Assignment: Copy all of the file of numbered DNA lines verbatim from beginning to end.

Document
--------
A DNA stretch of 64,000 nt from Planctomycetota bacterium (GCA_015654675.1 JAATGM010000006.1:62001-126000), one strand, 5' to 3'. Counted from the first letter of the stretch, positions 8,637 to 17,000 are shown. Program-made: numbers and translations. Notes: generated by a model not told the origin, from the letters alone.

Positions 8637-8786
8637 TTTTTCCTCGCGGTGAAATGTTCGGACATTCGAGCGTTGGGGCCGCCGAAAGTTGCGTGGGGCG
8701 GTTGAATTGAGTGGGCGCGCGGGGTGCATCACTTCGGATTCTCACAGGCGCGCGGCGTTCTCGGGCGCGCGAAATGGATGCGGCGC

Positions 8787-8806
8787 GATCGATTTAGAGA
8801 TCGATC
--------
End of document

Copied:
A DNA stretch of 64,000 nt from Planctomycetota bacterium (GCA_015654675.1 JAATGM010000006.1:62001-126000), one strand, 5' to 3'. Counted from the first letter of the stretch, positions 8,637 to 17,000 are shown. Program-made: numbers and translations. Notes: generated by a model not told the origin, from the letters alone.

Positions 8637-8786
8637 TTTTTCCTCGCGGTGAAATGTTCGGACATTCGAGCGTTGGGGCCGCCGAAAGTTGCGTGGGGCG
8701 GTTGAATTGAGTGGGCGCGCGGGGTGCATCACTTCGGATTCTCACAGGCGCGCGGCGTTCTCGGGCGCGCGAAATGGATGCGGCGC

Positions 8787-8806
8787 GATCGATTTAGAGA
8801 TCGATC